Bad news for the housing market just keeps coming. This morning, the Commerce Department reported that new home sales slipped 0.7 percent in July, a bigger-than-anticipated decline. The seasonally adjusted 298,000-unit annual rate is less than the 310,000 units forecast by economists and a five-month low. The supply of new homes on the market in July would take 6.6 months to deplete. A six-month supply is considered "healthy."
The stock market appears to have factored in the dismal housing outlook and began the day up, despite widespread global distress about the economy and worries about a double-dip recession.
A group of 43 economists polled by the Associated Press say they don't believe there will be a recession in the next 12 months, but recovery will be long and slow. They blame high unemployment and weak consumer spending. The economy improved by just 0.8 percent the first half of 2011.
The economists also say the Federal Reserve's decision to keep rates low will help boost stock prices, but won't improve growth or unemployment.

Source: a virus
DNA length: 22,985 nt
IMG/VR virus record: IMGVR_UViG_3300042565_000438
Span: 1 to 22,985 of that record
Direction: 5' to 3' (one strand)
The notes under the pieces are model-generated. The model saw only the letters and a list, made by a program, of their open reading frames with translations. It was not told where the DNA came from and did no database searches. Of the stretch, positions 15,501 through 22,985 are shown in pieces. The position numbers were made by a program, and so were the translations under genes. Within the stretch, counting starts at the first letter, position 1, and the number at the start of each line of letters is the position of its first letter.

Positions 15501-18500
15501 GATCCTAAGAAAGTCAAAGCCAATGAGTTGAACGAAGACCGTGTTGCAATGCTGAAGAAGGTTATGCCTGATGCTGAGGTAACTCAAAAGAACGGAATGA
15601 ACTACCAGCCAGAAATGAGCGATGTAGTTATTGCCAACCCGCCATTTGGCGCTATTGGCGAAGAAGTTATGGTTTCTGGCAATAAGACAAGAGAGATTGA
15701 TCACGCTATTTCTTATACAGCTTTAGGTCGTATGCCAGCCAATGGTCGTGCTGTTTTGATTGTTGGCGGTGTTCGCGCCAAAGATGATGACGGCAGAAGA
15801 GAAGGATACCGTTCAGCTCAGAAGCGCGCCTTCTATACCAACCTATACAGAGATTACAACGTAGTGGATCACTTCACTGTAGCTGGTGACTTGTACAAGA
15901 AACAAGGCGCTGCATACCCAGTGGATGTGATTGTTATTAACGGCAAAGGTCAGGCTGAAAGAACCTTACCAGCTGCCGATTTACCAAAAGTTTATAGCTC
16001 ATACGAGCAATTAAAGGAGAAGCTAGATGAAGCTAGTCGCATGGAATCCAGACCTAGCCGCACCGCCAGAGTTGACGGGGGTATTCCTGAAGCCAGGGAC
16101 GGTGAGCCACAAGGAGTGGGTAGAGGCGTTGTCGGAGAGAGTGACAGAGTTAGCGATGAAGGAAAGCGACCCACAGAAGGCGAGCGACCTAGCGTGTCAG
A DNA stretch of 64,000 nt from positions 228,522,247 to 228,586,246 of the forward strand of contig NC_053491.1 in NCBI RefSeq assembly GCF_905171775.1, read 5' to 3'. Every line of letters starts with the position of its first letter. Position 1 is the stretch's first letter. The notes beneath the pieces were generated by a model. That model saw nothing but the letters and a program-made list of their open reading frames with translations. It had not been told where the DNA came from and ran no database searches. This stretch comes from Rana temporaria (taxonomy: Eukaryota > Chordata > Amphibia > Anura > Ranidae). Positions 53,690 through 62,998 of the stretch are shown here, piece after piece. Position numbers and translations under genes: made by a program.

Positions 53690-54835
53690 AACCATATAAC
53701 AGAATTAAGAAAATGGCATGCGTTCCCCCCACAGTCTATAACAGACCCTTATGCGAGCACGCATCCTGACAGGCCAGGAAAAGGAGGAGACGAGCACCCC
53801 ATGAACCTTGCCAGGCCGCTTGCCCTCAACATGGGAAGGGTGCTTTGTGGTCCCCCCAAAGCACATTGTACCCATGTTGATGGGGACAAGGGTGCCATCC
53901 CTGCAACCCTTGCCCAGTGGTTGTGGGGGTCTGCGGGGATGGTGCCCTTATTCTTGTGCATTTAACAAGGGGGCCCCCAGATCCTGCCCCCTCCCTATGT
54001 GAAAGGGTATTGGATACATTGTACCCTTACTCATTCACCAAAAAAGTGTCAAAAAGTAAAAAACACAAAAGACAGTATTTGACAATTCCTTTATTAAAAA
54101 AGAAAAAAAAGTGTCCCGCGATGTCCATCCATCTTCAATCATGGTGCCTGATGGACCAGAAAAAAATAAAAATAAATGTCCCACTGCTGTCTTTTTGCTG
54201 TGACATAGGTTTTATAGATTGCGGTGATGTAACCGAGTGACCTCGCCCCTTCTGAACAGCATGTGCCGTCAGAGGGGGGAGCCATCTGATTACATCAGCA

The silver lining to this dark cloud is that the economists don't think the economy will worsen, but they say the slight uptick over the next year will be nearly invisible. For instance, they expect unemployment to end this year at 9 percent, while the end of 2012 will see a slight improvement to 8.5 percent.
Until the jobs outlook improves, the number of mortgage delinquencies will continue to increase and no matter how low rates and home prices are, the economy has to improve measurably for people to feel confident enough to begin buying.
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